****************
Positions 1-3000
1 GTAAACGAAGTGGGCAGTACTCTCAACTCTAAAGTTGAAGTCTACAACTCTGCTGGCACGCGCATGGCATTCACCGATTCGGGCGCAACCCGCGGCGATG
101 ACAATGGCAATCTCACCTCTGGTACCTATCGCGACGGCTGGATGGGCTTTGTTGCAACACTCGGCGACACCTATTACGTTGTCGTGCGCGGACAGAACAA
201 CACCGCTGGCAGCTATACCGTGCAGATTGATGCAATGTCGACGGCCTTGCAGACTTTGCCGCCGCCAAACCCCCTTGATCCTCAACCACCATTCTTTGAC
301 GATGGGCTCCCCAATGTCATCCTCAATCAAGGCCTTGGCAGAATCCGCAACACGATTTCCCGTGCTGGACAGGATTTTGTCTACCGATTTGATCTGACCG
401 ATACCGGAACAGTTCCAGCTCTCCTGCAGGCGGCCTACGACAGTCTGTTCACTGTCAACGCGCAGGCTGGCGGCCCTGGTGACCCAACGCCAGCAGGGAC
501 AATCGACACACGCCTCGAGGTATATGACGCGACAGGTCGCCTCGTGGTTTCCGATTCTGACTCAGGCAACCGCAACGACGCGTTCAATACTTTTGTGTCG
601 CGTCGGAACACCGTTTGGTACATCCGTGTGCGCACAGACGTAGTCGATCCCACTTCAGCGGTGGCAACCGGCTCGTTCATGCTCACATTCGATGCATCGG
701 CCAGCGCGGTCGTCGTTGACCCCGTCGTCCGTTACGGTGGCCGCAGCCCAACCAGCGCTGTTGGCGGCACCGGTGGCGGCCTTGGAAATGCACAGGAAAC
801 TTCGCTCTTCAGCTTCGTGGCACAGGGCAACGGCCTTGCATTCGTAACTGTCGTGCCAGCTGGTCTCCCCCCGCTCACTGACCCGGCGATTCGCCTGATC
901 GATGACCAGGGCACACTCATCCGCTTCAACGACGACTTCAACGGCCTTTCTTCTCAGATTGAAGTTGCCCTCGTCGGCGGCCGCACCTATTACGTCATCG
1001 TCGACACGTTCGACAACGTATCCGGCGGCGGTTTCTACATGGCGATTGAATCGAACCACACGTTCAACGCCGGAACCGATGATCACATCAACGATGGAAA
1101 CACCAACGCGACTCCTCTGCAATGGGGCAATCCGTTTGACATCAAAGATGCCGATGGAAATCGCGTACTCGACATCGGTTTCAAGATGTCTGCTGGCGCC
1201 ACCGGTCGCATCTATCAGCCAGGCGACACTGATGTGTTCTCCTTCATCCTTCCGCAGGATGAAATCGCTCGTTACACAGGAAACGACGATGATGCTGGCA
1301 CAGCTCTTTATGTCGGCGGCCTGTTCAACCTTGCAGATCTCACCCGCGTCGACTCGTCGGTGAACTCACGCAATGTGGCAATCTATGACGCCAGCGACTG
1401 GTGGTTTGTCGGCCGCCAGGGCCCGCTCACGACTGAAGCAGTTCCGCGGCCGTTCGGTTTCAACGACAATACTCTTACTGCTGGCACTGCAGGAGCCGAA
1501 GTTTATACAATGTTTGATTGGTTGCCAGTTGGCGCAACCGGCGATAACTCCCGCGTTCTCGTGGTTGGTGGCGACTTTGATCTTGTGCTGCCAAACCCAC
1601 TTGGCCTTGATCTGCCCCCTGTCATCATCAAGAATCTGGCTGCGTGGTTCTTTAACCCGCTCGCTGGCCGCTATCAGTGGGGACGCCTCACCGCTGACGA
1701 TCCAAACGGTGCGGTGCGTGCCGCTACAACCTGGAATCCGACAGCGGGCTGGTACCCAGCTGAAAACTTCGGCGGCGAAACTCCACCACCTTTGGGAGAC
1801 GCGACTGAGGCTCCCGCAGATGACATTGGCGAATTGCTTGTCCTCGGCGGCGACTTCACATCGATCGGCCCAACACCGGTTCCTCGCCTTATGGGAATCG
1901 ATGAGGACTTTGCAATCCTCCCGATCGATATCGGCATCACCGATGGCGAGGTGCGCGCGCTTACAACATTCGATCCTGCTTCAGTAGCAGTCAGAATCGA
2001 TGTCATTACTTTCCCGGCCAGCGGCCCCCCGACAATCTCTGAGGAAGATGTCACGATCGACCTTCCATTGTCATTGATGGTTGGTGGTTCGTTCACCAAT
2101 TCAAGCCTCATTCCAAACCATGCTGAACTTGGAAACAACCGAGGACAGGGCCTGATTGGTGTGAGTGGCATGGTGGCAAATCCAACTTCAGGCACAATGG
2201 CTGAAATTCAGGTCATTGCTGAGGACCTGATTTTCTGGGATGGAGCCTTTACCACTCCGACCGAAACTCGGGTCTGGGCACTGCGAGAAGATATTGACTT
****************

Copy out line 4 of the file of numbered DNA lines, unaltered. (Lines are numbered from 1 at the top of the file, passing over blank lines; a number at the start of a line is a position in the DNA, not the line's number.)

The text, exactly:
201 CACCGCTGGCAGCTATACCGTGCAGATTGATGCAATGTCGACGGCCTTGCAGACTTTGCCGCCGCCAAACCCCCTTGATCCTCAACCACCATTCTTTGAC